GPT-2: A New Kind of AI-based Forgery?
Wed, 12 Jun 2019 || By Raka Wicaksono

Artificial Intelligence (AI), has been progressing so much since John McCarthy firstly coined the term in 1956. Such progress has been leading human to discover another extraordinary innovation on AI, and one of them is the GPT-2. However, with the existence of GPT-2, there are also concerns about its harmful potentials, especially in the area of forgery. I believe that despite its intelligence and sophistication, the GPT-2 possesses the chance of being a new kind of AI-based fraud. Here’s why.

GPT-2: An Advancement to The World of AI-based Language Modelling

GPT-2 was initially developed by OpenAI, a research organization that is focusing on AI development. Firstly introduced in February 2019, GPT-2 is a language model program with 1,5 billion parameters, scrapping on a dataset of 8 million web pages (the dataset was named WebText).[1] Based on such amount of data, GPT-2 may have been one of the leading innovations in the field of language processing model. It can produce several sets of capabilities, including the ability to generate conditional AI-made text samples, ‘triggered’ with an initial sentence-prompt from human, then the GPT-2 can automatically create a lengthy continuation. It is also known to be more superior than other language models because the GPT-2 doesn’t need to use any domain-specific training datasets and it can be more easily shaped to specific ends.

Looking at the superior capabilities of GPT-2, we should consider what it can eventually do. Since it has an extensive dataset that is continuously trained at it, the GPT-2 can produce writing, based on its predictive-text capability. Although we might have seen other AI programs that perform text prediction (like iOS Predictive Text function or Google’s AutoComplete feature), the GPT-2 is surpassing other language models’ capabilities, specifically when it comes to the matter of ‘word depth.’[2]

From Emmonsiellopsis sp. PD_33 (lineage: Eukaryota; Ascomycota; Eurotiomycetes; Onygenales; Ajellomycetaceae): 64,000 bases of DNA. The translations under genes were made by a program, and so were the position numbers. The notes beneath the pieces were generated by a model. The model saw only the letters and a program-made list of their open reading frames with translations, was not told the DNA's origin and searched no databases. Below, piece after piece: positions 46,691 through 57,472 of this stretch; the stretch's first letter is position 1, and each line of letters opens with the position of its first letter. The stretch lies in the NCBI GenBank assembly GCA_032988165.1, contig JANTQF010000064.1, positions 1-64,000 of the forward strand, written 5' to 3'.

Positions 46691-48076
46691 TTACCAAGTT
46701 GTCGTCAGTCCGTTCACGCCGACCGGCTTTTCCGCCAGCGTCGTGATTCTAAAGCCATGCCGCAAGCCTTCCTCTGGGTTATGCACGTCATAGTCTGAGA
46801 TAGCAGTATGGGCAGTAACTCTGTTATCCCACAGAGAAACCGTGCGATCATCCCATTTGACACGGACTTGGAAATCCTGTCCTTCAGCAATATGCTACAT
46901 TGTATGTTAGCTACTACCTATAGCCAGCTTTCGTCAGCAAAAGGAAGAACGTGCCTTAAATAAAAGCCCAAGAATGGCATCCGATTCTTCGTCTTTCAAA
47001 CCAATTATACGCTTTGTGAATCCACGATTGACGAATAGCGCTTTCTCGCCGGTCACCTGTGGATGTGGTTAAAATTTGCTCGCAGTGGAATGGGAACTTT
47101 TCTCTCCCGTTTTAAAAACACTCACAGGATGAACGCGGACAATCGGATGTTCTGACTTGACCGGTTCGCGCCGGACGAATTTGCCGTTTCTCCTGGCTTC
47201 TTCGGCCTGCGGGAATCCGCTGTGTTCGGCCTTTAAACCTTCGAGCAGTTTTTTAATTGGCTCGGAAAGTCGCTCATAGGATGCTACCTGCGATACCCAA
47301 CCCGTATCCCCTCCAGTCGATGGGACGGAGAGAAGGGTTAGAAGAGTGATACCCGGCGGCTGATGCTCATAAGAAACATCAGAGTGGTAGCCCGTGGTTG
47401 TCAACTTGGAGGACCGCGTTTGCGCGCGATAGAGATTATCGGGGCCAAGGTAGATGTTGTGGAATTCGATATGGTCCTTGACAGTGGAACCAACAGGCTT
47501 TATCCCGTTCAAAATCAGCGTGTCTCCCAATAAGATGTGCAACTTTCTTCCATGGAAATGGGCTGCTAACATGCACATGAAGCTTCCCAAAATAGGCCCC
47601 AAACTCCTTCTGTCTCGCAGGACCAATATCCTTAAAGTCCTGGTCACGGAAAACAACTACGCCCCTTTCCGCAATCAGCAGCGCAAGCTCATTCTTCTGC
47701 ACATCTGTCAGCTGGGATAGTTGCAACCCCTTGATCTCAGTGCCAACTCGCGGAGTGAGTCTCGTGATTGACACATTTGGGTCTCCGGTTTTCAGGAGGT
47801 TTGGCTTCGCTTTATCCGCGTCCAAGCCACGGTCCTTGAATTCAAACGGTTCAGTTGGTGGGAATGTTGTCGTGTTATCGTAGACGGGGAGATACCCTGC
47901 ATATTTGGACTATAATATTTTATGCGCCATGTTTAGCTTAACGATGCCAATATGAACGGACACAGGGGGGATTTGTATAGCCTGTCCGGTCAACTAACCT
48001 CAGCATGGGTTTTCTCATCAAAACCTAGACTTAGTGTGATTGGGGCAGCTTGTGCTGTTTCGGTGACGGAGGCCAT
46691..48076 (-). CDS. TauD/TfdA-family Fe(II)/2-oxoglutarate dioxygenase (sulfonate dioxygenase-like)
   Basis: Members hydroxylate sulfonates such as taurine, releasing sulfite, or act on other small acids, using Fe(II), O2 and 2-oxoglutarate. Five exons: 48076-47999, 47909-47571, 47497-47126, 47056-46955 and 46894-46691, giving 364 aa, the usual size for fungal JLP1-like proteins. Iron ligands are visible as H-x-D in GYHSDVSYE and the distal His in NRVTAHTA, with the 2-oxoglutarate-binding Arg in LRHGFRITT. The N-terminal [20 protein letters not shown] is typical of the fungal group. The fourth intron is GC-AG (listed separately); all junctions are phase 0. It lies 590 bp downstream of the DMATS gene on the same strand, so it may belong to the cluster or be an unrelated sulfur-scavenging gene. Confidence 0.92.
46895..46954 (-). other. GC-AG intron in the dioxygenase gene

The term ‘word depth’ refers to the program’s ability to dig deeper into the multiple meanings of a word. For example, say if we write the word ‘moody,’ the program can identify whether the word refers to someone’s mood or someone’s name. This is a primacy that is possessed by the GPT-2, considering when other language models are drawing on relatively simple types of language modeling.

Besides the features above and capabilities, the GPT-2 can also be trained to answer some specific trivia when it’s given a dataset, or even a text, to be analyzed. This is a significant advancement yet can be a scary one, because standing from a positive point of view, the feature can help humans to understand anything better, considering that for now, we usually use the AI-based programs on simple question-answering tasks that are involving predicting text, like asking the time or checking directions. But what if we’re looking at the GPT-2 from a negative point of view?

 

The Dangerous Side of GPT-2 Advancement

We’ve seen so many potentials that the GPT-2 has for helping humans to excel in life. But as much as we’ve seen its real possibilities, the GPT-2 also has its negative potentials, as Jack Clark, policy director at OpenAI emphasized, “Our hypothesis is that it might be a better and safer world if you talk about the dangerous side of GPT-2 before they arrive”.[3]